We saw full-time jobs  by over 1 million jobs. We also saw part-time jobs by almost half a million jobs. We saw a net gain of 457,000 jobs during June.  Here is the interesting thing: The CPS data reported a seasonally adjusted loss of 89,000 full-time jobs and a gain of 145,000 part-time jobs.  Up is down and down is up. This is huge because the participation rate is based on gains and losses in FT jobs, PT jobs, and unemployed workers. 

We saw the non-seasonally adjusted participation spike to 63.37%. We also saw the unemployment rate spike to 4.17%. If you had read the forecast article in this column you would have known that the NSA and SA U-3 level was going to jump and that it was projected both the U-3 rate and the Participation rate would spike.  a

We are not at full-employment. The unemployment rate is under 5% and very close to 4%. We "must" be at full-employment. The last time we had a June U-3 unemployment rate this low was June 2001 when the U-3 unemployment rate was 4.72%. The problem is that the participation rate was 67.25% back then. If we had the same level of participation as we had at that time then we would have 9.986 million more participants (FT, PT, or U-3.) This means instead of 6.8 million unemployed workers we would have closer to 16 million unemployed workers and an effective unemployment rate of 9.7%. If you want to compare unemployment rates you have to factor in participation rates. Were we at full-employment during June 2018? That means we were at fuller employment during June 2001. This is not a real thing. There is no such thing as "fuller." Fuller is the "wafer thin mint" scene form Monty Python's "Meaning of Life."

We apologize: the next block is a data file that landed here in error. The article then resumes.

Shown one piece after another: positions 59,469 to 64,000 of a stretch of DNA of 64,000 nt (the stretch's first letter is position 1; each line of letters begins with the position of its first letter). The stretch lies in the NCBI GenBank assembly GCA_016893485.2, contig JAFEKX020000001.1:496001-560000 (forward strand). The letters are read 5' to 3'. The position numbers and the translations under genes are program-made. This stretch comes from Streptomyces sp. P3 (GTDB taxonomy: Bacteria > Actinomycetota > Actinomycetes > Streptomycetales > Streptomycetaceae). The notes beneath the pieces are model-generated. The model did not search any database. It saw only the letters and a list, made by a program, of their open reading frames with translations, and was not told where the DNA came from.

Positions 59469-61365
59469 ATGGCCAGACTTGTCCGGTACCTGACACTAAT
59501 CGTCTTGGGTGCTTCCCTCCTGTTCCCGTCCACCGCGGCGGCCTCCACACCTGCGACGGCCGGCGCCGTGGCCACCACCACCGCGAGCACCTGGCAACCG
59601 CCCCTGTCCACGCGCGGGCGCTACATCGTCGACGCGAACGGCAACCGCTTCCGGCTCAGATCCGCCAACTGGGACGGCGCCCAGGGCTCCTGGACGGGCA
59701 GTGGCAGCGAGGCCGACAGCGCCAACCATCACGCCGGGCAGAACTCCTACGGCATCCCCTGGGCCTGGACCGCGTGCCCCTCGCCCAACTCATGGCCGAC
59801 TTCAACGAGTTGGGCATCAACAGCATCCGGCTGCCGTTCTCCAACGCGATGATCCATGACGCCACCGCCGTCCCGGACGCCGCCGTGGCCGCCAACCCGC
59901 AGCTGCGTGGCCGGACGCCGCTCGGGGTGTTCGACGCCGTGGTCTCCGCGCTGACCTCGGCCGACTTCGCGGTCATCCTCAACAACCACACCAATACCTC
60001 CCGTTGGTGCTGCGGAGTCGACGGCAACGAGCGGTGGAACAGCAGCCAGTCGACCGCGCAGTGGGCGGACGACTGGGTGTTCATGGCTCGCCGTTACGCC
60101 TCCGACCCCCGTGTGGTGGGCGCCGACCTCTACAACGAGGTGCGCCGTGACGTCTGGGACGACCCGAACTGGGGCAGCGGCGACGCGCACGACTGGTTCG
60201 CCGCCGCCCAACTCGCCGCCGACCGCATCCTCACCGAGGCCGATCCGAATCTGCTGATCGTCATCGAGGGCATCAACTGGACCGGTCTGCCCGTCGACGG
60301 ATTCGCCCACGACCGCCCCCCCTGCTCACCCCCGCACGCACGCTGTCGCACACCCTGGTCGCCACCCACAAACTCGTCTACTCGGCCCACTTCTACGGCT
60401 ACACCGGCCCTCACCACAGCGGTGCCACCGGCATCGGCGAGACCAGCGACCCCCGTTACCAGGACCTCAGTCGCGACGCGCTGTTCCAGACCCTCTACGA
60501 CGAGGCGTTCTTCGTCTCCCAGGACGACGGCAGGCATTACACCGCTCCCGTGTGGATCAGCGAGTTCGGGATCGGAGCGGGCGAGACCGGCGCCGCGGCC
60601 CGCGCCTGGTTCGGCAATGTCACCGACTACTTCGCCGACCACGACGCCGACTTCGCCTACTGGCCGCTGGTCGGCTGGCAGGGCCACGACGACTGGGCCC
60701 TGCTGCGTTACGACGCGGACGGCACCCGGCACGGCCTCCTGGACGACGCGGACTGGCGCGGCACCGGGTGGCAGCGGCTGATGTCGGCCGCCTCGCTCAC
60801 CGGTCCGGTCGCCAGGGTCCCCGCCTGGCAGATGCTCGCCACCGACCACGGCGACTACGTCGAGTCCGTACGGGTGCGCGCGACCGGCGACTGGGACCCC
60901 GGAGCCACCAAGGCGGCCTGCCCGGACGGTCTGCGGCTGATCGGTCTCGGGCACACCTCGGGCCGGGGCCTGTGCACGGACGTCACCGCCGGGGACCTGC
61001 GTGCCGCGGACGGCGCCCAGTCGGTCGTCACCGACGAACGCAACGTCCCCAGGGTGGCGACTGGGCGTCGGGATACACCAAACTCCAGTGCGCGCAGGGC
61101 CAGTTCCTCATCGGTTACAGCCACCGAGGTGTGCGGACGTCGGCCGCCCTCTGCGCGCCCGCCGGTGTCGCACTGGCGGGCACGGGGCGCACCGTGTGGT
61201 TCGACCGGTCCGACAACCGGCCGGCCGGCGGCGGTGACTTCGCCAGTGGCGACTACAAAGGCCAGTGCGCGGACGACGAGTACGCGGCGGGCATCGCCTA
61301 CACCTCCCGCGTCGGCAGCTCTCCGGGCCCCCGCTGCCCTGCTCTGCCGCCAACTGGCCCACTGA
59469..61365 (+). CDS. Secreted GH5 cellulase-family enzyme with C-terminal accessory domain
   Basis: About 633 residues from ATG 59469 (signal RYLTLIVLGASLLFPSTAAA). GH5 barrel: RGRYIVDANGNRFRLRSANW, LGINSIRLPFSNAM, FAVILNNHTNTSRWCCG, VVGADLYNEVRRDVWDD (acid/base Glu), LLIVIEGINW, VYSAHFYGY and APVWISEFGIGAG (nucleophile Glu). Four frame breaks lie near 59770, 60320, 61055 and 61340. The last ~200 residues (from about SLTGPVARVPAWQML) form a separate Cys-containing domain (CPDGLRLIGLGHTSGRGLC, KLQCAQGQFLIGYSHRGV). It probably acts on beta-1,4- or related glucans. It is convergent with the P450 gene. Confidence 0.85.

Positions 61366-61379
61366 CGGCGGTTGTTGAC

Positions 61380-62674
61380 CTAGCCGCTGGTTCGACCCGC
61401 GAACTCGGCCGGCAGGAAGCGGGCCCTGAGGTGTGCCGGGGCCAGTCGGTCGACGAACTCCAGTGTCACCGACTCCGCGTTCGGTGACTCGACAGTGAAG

Multiple Job Holders increased this June. It was projected that multiple job holders should have fallen this June as they did last June. It was though people would trade multiple jobs for one full-time job. There will be an article to address these changes.

This report was remarkable. The data indicates President Trump has created more full-time jobs than Presidents Reagan, Clinton, Obama, or George W. Bush after 17 months. Wages have been rising. This data will be examined from an hourly rate and from a gross annual income perspective. Women recovered from the Jobs recession faster than men did. The Battle of the Sexes or "War on (Wo)Men) series will address this situation. There is more than one or two headline numbers in this report. If you feel that you are doing better, you are probably doing better. 

It's the economy.